Tokyo, Japan, January 12, 2010
—IFC, a member of the World Bank Group, and Development Bank of Japan have agreed to streamline the process for providing loans to companies in developing countries. The agreement will help address financing gaps in developing countries by minimizing duplication, shortening the time required to close transactions and reducing costs.
The accession agreement to IFC’s Master Cooperation Agreement will standardize the steps that Development Bank of Japan will take when joining IFC and other international financial institutions in co-financing projects related to environmental preservation or infrastructure development. Development Bank of Japan is the first Asian financial institution to participate in the arrangement. IFC signed the Master Cooperation Agreement with three European financial institutions in October 2009.
“Strengthening global business has been one of our core strategic goals since its privatization,” said Minoru Murofushi, President of Development Bank of Japan. “Partnering with IFC and other international financial institutions will help us enter new markets and provide new opportunities in developing countries to our customers.”
The global economic crisis has diminished commercial banks’ appetite for lending to projects in emerging markets. To help meet financing needs in times of crisis, IFC has developed a way to help clients obtain financing from international finance institutions more quickly through the syndication of parallel loans under its Master Cooperation Agreement.
The agreement helps participating institutions process deals more efficiently by enabling them to cooperate and use IFC’s existing syndication platform, deal-structuring expertise, and global presence to identify investments, perform due diligence, and negotiate loan documents.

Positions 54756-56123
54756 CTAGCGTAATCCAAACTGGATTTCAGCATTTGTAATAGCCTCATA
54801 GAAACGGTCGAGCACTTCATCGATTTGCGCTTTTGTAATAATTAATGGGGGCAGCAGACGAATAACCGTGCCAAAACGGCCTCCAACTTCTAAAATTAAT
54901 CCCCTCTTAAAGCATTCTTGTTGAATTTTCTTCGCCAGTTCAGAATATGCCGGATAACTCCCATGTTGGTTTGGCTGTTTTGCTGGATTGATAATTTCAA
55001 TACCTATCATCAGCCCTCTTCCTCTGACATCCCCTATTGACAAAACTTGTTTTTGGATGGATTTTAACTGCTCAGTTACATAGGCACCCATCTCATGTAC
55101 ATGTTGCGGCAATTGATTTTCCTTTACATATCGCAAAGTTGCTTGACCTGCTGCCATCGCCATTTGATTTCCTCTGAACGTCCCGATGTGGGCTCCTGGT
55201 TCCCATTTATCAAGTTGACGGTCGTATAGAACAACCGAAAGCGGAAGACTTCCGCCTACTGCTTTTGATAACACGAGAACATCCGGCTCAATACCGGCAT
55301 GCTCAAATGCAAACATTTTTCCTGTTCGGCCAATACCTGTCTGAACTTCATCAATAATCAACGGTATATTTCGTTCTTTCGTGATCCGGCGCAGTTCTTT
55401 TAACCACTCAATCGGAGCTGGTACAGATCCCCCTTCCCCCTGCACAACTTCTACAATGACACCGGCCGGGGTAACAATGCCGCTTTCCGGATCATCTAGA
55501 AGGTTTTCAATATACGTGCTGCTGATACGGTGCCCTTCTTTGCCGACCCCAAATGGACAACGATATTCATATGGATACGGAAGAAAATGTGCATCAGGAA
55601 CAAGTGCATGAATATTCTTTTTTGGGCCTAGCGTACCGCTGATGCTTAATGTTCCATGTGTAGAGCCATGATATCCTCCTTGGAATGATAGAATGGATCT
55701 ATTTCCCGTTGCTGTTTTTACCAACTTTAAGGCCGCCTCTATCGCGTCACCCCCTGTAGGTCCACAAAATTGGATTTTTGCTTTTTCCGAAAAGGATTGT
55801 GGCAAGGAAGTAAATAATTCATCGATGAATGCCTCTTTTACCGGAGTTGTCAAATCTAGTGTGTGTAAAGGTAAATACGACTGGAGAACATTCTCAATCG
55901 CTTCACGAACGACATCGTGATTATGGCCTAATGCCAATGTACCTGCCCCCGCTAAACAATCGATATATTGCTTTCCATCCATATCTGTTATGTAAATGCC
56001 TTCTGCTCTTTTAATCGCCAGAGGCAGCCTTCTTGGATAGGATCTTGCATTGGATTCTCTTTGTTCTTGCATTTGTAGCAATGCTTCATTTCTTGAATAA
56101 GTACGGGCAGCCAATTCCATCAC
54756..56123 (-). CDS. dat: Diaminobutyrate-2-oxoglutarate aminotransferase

“The Development Bank of Japan’s participation in the agreement will allow IFC and its partners to channel funding more quickly to where it is needed most, helping to close a gaping financing hole in developing countries as a result of the global financial crisis,’’ said Rashad Kaldany, IFC Vice President for East Asia and the Pacific.
IFC is the only international financial institution focused exclusively on the private sector, the engine of sustainable development in emerging markets. Along with IBRD
it is currently seeking a capital increase to strengthen its ability to create opportunity for the poor in developing countries—including by providing syndicated loans to the private sector in developing countries.
IFC, a member of the World Bank Group, creates opportunity for people to escape poverty and improve their lives. We foster sustainable economic growth in developing countries by supporting private sector development, mobilizing private capital, and providing advisory and risk mitigation services to businesses and governments. Our new investments totaled $14.5 billion in fiscal 2009, helping channel capital into developing countries during the financial crisis. For more information, visit
About Development Bank of Japan
Development Bank of Japan Inc. provides integrated finance products and related services to the private sector investments with total assets of JPY14.4 trillion ($142.8 billion). On October 1, 2008, Development Bank of Japan became a joint-stock company, taking a first step on the road to privatization after its 57 years of history as a policy-based finance intuition that had contributed to economic and social development of Japan. For more information, visit